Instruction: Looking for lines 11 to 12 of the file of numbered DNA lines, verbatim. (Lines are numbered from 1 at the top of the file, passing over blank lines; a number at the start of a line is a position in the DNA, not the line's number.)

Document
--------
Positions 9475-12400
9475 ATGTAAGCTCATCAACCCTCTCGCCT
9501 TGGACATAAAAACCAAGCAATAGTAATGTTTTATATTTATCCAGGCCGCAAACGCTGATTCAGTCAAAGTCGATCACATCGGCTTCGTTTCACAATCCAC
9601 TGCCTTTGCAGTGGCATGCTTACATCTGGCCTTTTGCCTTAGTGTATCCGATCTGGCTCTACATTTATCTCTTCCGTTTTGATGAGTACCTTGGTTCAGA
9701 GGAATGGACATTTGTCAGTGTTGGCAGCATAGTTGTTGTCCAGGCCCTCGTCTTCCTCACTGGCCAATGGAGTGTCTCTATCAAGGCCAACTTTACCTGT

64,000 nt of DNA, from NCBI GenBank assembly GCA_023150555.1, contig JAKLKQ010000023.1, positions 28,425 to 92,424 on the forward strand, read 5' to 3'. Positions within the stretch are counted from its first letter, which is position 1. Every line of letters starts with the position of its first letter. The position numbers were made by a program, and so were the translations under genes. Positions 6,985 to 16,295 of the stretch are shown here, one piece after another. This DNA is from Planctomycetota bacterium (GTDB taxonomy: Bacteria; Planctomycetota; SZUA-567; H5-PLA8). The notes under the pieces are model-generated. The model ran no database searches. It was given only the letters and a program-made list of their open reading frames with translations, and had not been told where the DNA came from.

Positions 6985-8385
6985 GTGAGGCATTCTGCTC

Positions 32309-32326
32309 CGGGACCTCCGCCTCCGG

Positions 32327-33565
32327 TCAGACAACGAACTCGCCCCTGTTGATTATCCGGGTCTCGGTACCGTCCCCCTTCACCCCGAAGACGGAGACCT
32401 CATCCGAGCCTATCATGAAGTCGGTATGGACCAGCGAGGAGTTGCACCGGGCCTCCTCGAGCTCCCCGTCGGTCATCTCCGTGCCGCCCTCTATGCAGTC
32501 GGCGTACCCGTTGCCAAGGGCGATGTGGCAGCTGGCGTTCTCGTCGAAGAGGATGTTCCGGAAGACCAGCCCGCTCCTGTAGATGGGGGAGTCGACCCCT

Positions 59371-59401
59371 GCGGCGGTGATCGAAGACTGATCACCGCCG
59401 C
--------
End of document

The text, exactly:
Positions 32327-33565
32327 TCAGACAACGAACTCGCCCCTGTTGATTATCCGGGTCTCGGTACCGTCCCCCTTCACCCCGAAGACGGAGACCT